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Increasing Student Engagement. Caroline Clements, Ph.D. Director, Center for Teaching Excellence. Freshman Seminar Annual Instructor Kickoff August 9 th 2005. What is student engagement?. Why do we care about student engagement?. Different types of engagement….

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increasing student engagement

Increasing Student Engagement

Caroline Clements, Ph.D.


Center for Teaching Excellence

Freshman Seminar Annual Instructor Kickoff

August 9th 2005

disengagement starts before college
Disengagement starts before college
  • UCLA’s Higher Education Institute Report
    • Record numbers of high school students are disengaged.
    • 45% are graduating with an A average.
    • The take home message here
      • Students are getting higher grades for disengaged behavior.
how does that manifest itself at uncw
How does that manifest itself at UNCW?
  • Disengaged students come to college with expectations that reflect their lack of engagement.
  • They confuse disengagement with ability.
    • “I’m just not good at……..
  • Our job is to get them to actually test the premise that they lack ability.
  • The Take Home Message Here is:
    • Students will become more engaged if we demand it.
how does university culture support disengagement
How does university culture support disengagement?
  • “The Disengagement Compact”
  • Supported by institutional policies emphasizing larger class sizes and increased teaching loads
  • Supported by faculty having multiple roles
  • Particularly problematic for freshman
what is good practice in increasing freshman engagement
What is good practice in increasing freshman engagement?
  • Start from what we know about students
    • 1) They are not engaged and may not know how to be engaged.
    • 2) They have very high hopes for engagement but do not fulfill these hopes- in part because they are disengaged.
    • 3) They have learned that minimal effort results in pretty good grades.
    • None of this makes them bad students.
the ideal undergraduate experience
The “ideal” undergraduate experience
  • Carnegie Foundation for the Advancement of Teaching
    • Engage students in research in as many courses as possible.
    • Provide opportunities for oral and written communication.
    • Provide opportunities for exploring diverse fields.
    • Offer freshman seminars taught by experienced faculty.
    • Create a sense of community.
    • Foster association with people of diverse beliefs, cultures and ethnicities.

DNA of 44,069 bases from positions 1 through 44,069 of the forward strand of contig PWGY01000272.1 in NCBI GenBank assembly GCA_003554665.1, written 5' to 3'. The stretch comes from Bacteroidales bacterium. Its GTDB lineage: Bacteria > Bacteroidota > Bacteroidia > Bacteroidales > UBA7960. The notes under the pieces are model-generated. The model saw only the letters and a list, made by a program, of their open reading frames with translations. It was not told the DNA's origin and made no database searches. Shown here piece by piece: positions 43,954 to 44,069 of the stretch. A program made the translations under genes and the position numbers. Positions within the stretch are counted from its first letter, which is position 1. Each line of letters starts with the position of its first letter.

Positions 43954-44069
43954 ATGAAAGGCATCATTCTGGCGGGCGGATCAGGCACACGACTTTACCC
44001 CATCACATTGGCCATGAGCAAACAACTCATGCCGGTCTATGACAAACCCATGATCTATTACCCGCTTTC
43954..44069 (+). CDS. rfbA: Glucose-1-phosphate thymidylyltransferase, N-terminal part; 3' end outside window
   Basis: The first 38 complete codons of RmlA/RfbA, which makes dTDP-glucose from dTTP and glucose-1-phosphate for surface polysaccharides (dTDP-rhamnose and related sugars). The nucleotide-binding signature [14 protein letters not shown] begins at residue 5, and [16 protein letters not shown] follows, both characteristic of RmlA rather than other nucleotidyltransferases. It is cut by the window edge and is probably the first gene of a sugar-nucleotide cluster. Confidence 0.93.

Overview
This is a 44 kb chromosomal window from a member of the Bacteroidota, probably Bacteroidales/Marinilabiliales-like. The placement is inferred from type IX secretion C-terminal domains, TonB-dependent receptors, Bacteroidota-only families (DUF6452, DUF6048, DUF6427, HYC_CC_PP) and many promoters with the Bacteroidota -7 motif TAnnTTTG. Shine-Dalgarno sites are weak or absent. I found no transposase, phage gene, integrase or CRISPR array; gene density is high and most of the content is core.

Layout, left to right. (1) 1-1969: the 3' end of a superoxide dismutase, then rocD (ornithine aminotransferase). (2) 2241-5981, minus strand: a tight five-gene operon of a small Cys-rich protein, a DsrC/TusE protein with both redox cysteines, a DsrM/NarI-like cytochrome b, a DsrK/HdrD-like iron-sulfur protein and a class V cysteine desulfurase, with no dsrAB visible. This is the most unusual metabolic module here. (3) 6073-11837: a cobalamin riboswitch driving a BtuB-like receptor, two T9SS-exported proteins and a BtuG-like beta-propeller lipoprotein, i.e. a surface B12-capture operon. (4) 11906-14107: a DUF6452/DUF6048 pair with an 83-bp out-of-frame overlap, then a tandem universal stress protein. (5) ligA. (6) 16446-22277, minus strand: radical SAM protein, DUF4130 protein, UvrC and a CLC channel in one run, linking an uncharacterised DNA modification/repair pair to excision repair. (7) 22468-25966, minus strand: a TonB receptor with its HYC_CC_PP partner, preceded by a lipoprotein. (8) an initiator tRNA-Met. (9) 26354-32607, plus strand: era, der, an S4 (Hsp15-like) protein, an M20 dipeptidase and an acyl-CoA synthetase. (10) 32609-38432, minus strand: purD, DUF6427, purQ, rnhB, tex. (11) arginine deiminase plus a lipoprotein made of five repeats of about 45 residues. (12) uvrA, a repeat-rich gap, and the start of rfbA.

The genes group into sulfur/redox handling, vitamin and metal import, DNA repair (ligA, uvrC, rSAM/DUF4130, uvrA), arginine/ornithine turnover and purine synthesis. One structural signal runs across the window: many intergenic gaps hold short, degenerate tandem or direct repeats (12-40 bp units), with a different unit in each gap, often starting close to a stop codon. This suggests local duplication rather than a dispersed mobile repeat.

phases of effective learning kolb 1984
Phases of Effective Learning (Kolb, 1984)
  • Getting Involved (Concrete Experience)
  • Listening/observing (Reflective Observation)
  • Creating an idea (Abstract Conceptualization)
  • Making decisions (Active Experimentation)
constructivistic teaching principles brooks 1990
Constructivistic Teaching Principles (Brooks, 1990)
  • Build on student prior knowledge
  • Make learning relevant
  • Give students choice in learning activity
  • Encourage autonomy and active learning
  • Use raw data and interactive materials
  • Encourage student dialogue
  • Seek elaboration and justification
  • Pose contradictions
  • Ask open-ended questions and allow wait time
  • Encourage reflection on experiences
effective classroom practice general strategies
Effective classroom practice: General strategies
  • Peer evaluation
  • Opportunity for written and oral communication
  • Shared responsibility for educational quality and classroom management
  • Exposure to diversity
  • Outcome based assessment
  • Communicating across the curriculum
  • Exposure to non-classroom based experience
effective classroom practice specific strategies
Effective classroom practice: Specific strategies
  • Think-pair-share
  • 3-minute summary during lecture
  • One minute papers
  • Fishbowl discussion
effective classroom practice specific strategies1
Effective classroom practice: Specific strategies
  • The Teaser - Where would we be today if we did not know the structure of DNA? Or current events
  • Pop allusions - how is the musical score to "Lord of the Rings" like an operatic score? How was Scully's use of Western blotting appropriate to solve the mystery? Was it realistic?
  • Debates; develop hypotheses/predict outcome of demonstration; what information would support a hypothesis; class voting
  • Play devil's advocate - what would the opposite outcome mean?
  • Student generated test questions
but none of these matter if students don t engage
…BUT none of these matter if students don’t engage
  • The “loopholes”
    • Group projects often become group solo projects
    • Service learning does not work if students are just clocking hours
    • Technology becomes more bells and whistles if it doesn’t increase investment in the learning process
    • Group learning tasks often result in less preparation
engaging students system changes
Engaging Students: System Changes
  • Grade Inflation
  • Service Learning
  • Discussion Boards
  • Learning Communities (however defined)
  • Globalization of Academia
need help
Need Help?
  • MiddleWeb’s 10 Great Websites for Teachers